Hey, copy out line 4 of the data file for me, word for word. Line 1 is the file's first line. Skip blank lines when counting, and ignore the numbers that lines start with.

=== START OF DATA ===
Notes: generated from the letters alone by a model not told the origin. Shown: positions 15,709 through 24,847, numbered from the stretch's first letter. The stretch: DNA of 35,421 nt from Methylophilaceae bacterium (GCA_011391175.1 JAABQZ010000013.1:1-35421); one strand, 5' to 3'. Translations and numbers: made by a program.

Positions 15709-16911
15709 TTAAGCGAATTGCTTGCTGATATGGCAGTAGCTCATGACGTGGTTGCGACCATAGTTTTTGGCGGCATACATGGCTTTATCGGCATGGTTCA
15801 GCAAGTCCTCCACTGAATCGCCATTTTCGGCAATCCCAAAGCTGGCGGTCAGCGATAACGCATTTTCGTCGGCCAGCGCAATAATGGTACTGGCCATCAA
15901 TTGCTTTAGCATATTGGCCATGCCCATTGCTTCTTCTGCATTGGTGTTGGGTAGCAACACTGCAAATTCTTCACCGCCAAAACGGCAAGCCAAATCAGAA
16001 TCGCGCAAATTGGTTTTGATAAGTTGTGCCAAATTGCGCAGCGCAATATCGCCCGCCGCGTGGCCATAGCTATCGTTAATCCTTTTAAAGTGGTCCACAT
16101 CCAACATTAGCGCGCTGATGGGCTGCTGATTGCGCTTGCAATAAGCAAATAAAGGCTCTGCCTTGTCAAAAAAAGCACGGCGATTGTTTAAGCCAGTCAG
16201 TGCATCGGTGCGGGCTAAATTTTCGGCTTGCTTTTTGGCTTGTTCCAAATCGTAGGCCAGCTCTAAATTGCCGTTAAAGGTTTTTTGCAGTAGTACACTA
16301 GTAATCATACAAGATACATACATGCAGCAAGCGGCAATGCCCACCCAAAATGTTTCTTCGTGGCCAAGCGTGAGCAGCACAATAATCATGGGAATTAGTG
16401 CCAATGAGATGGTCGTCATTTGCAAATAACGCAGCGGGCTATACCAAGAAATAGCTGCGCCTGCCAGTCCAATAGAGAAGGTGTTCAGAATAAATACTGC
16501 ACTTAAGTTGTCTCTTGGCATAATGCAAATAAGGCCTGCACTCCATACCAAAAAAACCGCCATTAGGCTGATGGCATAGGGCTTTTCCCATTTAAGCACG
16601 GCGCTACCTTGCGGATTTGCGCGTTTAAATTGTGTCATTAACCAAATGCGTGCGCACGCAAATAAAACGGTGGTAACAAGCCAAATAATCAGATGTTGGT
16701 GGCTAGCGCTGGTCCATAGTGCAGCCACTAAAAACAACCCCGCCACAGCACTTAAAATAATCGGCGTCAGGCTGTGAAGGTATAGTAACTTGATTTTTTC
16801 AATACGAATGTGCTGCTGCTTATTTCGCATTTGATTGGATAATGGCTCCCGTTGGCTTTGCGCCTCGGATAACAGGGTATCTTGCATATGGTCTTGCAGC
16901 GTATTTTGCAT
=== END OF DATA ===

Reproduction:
15801 GCAAGTCCTCCACTGAATCGCCATTTTCGGCAATCCCAAAGCTGGCGGTCAGCGATAACGCATTTTCGTCGGCCAGCGCAATAATGGTACTGGCCATCAA